Building in Public: This Ames startup is sharing its process with everyone

Nebullam, an indoor farming company based in Ames, announced earlier this month that it will be ‘Building in Public’ going forward.

Building in Public (BIP) is pretty much exactly what it sounds like. When a startup builds a product or service in public, they allow people to see their building process including their product, service, team building, management, and metrics.

Co-founder and CEO of Nebullam, Clay Mooney says the idea for building in public first started when he was judging a local pitch competition last year.

“A brilliant, college-aged founder stepped up and delivered their pitch. After their pitch and during questions from the judges, a fellow judge asked them to better describe their product, as he was having a hard time visualizing it,” said Mooney. “The founder’s response was, ‘For IP reasons, I can’t reveal that information.’ I was shocked… that’s the complete opposite approach of what we need to build a cohesive and open startup community.”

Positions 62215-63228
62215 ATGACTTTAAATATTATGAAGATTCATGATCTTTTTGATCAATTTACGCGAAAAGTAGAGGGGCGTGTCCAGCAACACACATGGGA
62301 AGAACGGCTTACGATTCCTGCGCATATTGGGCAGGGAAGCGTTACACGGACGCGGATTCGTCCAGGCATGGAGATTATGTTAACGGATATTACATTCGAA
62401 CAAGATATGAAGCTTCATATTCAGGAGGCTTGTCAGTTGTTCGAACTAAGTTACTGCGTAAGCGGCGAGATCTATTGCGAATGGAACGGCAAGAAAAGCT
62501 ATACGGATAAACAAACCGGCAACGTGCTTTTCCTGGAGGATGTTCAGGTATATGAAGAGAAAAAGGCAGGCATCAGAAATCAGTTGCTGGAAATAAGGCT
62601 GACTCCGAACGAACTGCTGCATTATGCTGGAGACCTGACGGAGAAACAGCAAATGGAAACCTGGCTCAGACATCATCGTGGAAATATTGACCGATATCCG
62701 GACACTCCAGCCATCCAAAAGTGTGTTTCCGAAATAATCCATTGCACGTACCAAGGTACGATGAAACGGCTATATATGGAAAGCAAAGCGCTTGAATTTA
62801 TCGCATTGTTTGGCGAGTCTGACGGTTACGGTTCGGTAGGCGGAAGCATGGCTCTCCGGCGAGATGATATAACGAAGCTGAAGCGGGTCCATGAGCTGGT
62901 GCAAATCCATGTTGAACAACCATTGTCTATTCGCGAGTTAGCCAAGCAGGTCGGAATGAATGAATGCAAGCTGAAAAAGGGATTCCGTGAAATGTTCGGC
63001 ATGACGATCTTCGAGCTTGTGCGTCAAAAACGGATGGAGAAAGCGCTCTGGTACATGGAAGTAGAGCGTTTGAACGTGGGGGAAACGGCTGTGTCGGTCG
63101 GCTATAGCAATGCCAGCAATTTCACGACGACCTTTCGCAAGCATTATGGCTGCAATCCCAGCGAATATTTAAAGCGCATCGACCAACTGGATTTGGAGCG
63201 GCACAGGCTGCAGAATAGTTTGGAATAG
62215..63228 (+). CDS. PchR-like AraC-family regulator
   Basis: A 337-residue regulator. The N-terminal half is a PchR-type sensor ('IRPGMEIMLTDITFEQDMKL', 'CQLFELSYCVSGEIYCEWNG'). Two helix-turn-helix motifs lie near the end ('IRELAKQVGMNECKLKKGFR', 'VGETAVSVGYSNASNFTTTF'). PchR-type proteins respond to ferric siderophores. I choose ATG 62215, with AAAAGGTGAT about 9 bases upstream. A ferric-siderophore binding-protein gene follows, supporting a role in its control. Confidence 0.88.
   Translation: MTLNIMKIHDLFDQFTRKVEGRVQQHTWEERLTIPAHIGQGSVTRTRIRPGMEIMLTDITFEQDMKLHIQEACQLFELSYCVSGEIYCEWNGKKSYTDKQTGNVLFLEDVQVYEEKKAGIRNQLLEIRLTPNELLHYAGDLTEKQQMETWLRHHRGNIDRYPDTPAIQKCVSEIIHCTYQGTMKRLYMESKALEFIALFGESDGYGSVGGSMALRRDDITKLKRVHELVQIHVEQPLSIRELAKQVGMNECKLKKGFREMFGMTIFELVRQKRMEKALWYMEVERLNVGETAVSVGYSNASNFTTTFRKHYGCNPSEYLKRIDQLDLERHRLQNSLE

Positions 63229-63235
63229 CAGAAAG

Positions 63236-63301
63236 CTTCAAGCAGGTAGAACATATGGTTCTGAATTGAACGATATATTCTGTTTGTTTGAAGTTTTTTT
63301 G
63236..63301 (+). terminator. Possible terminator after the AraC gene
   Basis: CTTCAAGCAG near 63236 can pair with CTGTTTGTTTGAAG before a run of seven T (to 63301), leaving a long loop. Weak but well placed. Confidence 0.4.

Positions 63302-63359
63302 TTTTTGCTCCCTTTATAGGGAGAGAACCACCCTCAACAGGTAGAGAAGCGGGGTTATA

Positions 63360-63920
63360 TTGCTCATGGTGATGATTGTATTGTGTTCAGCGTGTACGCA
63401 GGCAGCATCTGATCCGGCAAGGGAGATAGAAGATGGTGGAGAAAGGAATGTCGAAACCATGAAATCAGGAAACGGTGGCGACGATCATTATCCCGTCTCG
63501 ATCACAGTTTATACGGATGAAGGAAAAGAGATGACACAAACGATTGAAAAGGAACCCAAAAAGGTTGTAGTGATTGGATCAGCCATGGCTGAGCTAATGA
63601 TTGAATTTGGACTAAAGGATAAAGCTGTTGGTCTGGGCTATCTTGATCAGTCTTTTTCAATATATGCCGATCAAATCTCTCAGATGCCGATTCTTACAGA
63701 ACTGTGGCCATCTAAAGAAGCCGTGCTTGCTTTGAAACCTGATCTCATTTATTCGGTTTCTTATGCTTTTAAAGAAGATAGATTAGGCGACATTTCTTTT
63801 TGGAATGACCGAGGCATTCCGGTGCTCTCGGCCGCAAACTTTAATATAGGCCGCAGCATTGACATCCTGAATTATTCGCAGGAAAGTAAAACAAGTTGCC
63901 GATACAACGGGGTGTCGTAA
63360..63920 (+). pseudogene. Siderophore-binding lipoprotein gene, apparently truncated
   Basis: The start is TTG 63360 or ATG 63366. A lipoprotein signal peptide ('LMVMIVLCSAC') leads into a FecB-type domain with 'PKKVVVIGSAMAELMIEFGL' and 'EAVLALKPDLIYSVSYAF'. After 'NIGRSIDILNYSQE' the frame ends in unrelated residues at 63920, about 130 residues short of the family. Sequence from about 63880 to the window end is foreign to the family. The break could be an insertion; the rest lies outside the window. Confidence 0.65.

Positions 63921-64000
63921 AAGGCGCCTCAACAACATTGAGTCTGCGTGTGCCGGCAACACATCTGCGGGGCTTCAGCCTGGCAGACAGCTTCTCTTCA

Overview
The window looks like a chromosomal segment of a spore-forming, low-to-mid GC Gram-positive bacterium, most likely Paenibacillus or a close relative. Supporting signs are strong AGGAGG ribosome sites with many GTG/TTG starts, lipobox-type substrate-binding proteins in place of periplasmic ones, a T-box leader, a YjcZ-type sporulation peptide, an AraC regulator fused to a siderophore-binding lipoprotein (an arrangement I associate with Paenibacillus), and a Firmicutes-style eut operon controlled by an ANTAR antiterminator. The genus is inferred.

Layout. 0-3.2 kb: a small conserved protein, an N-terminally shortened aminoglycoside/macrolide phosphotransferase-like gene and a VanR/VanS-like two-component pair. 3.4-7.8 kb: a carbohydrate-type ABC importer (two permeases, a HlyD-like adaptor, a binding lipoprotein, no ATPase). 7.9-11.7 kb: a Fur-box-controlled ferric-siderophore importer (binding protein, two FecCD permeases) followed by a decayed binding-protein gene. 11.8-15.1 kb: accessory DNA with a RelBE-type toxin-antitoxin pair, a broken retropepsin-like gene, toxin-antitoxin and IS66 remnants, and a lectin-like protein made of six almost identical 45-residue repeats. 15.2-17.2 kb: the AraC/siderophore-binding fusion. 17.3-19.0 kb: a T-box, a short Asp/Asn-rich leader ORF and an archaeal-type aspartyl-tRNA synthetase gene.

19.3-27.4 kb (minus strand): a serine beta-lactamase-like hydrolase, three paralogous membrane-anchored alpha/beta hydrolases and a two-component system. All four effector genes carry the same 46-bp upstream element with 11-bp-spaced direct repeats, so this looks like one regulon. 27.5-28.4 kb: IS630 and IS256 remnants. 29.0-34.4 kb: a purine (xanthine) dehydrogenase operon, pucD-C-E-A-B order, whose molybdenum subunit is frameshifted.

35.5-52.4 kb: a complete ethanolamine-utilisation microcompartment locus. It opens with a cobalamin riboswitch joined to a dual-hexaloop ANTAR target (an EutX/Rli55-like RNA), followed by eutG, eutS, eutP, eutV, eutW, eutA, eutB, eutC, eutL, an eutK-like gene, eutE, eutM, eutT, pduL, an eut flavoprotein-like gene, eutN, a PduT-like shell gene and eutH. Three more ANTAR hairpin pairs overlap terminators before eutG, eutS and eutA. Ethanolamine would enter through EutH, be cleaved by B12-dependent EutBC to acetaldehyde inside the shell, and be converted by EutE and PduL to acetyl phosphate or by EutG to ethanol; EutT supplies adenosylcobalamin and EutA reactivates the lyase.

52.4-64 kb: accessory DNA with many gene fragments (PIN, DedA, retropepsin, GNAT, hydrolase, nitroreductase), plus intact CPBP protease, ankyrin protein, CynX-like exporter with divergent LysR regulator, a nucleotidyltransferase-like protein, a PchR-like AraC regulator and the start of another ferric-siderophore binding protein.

That instance led to Mooney talking with more college-aged founders. “I noticed many of them were applying what they had learned in the classroom or using free services for legal or accounting, which later got them in a bind. They were absorbing information from many people who had never started a company before. I started to share more about our lessons learned, and I became overwhelmed with the amount of questions coming my way.”

Mooney says there are multiple advantages to building in public.

“We believe BIP improves mental health. We’re no longer going to have to keep every negative experience bottled up. It’s no longer going to feel like the weight of the world is on our shoulders all the time,” said Mooney. “The second advantage for BIP is the fact that it can accelerate your startup community. Sharing an equal amount of your good and bad experiences can save others time, capital, and heartache.

Another reason for Nebullam’s decision to build in public came earlier this year, when the company decided to pivot from a business-to-business model to a direct-to-consumer model due to the pandemic.

“I’m excited by focusing on consumer products,” said Mooney. “By BIP, we can invite all potential, current, and churned Nebullam subscribers in for open dialogue. That advantage has instantly raised our accountability for our mission, ourselves, and to our customers.” 

Want to put it all out there? 

Here are some links to get you started with building in public:

  • Buffer breaks down the pros and cons of total transparency.
  • Gabby Goldberg has created a how-to-guide for building in public
  • Nebullam’s own Clayton Mooney has created a Twitter list of founders building in public

Previous coverage

Nebullam launches farm-to-door program for central Iowa residents -June 1, 2020